Mackay, Maycock, Silk and Combridge (1965) have shown that human fibrinogen preparations isolated by cold ether from freshly collected plasma (fraction HAHG, rich in Factor VIII), or from outdated plasma (fraction ETF), generate, when incubated at 37°C., traces of kinin (2–30 μmg. of bradykinin per ml. of fraction in 60 minutes). Activation of the plasminogen in the two fractions enhances the kinin formation in HAHG (30–117 μmg./ml. per 60 minutes), but not in ETF. Longer incubation did not increase the kinin yield.
With larger transfusions, the amounts of kinin which develop in activated HAHG could be sufficient to produce pharmacological effects, and consequently clinical reactions (Mackay et al., 1965). However, there is no evidence that the plasminogen in transfused HAHG is activated in the body. Even if this were the case, the action of this enzyme on the kinin-yielding substrate (kininogen) in HAHG is so slow that the resulting kinin would be destroyed in vivo by the normal blood kininase (a carboxypeptidase), before effective levels could develop. The present work suggests that the occasional reactions to transfusions (Maycock, Evans, Vallet, Combridge, Wolf, MacGibbon, French, Wallett, Dacie, Biggs, Handley and Macfarlane, 1963) could be due to the presence in HAHG and ETF of already active kalli-krein which rapidly forms kinin by interacting with the high kininogen concentration in the recipient's plasma (cf. Fig. 1 in Mackay et al., 1965). The fractions also contain a factor capable of activating the kallikreinogen in the patient's plasma.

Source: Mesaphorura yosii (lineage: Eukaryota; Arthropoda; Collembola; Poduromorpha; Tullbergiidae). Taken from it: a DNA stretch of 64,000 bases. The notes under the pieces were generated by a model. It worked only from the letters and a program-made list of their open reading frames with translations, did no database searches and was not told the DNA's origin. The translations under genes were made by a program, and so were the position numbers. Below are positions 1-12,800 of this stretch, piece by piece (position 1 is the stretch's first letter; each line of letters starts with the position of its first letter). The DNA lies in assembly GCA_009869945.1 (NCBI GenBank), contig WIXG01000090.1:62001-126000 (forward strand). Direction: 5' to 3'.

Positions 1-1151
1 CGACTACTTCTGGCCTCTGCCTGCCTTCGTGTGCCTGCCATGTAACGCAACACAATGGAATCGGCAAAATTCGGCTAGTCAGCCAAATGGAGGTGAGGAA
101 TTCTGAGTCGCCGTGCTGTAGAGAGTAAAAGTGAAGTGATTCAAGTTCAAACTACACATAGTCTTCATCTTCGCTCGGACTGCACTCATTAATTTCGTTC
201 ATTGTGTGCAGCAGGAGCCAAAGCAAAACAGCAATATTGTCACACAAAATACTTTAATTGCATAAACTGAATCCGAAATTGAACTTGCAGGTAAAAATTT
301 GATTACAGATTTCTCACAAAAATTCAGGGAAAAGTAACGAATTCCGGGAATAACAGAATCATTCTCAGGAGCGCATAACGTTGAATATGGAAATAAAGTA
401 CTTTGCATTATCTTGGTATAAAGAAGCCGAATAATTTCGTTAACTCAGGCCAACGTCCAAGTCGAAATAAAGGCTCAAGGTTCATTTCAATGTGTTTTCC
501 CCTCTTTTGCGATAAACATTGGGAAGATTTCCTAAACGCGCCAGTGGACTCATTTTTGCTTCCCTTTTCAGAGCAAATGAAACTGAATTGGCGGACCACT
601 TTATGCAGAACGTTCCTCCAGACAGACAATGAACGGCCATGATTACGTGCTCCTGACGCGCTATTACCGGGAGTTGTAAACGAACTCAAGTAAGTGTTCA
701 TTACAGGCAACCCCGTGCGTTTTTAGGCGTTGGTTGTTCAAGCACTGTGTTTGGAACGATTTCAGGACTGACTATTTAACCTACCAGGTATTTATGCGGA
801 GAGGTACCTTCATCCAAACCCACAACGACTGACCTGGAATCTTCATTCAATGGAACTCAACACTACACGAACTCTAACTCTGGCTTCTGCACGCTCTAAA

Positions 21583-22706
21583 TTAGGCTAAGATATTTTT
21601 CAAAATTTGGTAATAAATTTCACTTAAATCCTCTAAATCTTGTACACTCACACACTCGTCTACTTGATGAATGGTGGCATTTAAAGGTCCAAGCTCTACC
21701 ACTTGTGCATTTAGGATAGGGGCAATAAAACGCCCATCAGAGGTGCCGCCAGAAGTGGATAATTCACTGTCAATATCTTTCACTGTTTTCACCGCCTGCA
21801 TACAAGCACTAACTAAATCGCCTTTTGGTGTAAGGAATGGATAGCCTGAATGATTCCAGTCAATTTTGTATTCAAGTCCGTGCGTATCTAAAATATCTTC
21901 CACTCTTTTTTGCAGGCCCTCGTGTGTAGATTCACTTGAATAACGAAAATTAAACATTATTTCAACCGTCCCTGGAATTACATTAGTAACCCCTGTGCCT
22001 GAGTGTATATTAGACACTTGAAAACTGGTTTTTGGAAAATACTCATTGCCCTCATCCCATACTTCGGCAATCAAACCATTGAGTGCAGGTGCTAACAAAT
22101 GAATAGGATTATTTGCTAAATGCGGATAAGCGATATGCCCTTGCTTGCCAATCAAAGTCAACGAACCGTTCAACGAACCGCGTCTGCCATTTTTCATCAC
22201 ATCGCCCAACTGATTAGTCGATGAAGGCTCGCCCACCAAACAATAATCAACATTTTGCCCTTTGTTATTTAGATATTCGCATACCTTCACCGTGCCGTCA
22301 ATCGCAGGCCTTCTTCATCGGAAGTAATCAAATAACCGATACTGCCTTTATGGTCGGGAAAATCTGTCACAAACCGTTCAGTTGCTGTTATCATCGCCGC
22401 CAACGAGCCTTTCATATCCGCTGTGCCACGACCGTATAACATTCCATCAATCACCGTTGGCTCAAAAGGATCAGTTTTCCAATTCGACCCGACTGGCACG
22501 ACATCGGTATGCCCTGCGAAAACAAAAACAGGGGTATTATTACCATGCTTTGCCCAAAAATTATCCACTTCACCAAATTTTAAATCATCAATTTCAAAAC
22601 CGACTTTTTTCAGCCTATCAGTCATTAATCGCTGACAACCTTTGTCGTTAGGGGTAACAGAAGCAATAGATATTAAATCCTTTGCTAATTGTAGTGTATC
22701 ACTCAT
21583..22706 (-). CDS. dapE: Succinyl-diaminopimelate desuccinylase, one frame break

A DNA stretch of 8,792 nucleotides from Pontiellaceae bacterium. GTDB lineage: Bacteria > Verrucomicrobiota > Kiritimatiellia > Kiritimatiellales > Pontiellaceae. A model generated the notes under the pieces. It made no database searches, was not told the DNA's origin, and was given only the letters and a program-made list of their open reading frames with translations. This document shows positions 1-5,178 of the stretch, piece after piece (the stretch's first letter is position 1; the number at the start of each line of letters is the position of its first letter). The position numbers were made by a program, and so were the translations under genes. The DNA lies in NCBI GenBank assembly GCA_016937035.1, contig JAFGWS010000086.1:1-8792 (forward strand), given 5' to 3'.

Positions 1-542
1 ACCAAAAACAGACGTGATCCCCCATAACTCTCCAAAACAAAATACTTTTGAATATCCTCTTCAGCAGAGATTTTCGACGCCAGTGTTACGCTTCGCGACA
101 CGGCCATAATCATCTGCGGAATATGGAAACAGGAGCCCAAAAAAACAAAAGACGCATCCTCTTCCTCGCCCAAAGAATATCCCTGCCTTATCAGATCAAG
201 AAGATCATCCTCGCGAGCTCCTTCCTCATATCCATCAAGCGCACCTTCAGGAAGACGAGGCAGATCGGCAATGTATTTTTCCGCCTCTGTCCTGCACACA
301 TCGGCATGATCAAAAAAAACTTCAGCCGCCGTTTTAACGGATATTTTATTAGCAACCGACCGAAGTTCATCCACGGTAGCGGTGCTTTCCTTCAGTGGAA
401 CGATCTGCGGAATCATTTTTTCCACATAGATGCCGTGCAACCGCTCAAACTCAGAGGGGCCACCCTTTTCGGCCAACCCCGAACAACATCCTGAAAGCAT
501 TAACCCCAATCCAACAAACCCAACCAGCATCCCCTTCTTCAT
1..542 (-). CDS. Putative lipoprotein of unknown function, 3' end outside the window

The nature of the enzymic contaminant in HAHG and ETF, which hydrolysed p-tosyl-l-arginine methyl ester (TAMe) even when the plasminogen in the two fractions had not been activated (Mackay et al., 1965), was also investigated in the present study.